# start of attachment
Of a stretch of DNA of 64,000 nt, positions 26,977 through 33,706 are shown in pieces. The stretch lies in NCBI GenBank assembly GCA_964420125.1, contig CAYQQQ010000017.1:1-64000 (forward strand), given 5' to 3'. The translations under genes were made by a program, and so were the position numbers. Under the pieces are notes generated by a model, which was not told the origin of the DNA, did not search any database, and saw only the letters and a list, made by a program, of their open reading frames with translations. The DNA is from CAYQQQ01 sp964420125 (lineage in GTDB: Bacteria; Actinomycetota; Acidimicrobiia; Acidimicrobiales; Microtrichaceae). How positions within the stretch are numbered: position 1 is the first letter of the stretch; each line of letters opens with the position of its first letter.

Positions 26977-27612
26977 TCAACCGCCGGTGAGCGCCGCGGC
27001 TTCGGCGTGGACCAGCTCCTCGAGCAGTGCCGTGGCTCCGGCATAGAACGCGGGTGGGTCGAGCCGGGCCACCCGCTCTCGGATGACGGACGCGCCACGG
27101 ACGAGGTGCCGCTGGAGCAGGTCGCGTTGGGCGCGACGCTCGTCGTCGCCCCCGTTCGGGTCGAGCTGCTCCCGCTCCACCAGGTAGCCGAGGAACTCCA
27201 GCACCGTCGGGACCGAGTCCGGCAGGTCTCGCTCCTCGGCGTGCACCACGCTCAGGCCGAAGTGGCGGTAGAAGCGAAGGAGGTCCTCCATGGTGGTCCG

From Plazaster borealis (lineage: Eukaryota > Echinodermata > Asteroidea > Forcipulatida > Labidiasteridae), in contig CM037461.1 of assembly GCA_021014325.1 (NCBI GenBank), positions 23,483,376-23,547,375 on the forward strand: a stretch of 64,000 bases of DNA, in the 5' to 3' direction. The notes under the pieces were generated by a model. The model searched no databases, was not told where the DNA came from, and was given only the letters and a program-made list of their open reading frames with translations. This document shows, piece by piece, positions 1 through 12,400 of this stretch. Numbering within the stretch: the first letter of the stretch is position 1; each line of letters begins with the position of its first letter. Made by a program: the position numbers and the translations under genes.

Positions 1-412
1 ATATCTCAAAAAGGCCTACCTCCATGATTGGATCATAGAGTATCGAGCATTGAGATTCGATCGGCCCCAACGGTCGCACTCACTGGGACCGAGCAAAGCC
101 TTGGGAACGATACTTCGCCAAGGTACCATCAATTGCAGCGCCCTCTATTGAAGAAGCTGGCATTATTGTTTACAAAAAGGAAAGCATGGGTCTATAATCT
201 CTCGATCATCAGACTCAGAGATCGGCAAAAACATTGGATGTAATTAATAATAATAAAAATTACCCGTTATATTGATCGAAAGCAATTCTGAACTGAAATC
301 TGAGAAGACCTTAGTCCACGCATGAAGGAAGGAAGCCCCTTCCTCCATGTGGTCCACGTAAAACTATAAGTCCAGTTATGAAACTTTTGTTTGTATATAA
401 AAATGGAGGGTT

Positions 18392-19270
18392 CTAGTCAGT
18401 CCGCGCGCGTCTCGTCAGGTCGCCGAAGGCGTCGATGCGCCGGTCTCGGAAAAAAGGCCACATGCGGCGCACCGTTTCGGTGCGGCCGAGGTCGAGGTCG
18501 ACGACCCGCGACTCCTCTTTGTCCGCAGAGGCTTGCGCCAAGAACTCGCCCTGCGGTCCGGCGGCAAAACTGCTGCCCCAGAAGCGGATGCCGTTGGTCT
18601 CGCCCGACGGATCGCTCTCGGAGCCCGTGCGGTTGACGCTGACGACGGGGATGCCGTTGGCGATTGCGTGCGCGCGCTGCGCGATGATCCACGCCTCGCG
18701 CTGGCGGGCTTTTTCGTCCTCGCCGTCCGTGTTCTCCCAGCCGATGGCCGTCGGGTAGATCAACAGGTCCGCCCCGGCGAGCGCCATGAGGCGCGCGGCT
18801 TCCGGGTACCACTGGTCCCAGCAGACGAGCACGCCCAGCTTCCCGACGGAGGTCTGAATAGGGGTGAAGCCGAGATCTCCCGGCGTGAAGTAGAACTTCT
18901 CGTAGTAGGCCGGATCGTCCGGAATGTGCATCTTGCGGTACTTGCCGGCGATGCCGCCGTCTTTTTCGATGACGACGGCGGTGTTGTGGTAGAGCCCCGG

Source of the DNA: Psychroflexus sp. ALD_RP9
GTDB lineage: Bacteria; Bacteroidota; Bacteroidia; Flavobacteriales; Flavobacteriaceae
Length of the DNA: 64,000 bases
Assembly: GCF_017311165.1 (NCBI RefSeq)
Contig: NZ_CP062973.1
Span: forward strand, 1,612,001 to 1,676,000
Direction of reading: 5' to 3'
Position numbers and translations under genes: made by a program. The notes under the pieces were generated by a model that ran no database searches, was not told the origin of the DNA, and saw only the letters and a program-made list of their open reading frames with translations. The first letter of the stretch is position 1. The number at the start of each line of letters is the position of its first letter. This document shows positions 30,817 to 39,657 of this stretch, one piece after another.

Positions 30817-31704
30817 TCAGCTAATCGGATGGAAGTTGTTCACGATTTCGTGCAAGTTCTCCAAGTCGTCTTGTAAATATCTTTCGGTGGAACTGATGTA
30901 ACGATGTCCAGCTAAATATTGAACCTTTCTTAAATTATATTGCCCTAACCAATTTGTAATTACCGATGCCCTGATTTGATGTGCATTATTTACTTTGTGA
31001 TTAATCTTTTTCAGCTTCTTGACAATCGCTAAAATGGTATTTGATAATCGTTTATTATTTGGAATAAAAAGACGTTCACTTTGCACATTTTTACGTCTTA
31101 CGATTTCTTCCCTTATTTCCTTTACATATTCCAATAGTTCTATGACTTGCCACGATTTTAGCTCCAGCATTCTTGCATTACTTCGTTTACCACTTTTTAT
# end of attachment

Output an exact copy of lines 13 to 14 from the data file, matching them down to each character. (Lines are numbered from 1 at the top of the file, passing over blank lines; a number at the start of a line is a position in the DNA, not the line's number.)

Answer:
401 AAATGGAGGGTT

Positions 18392-19270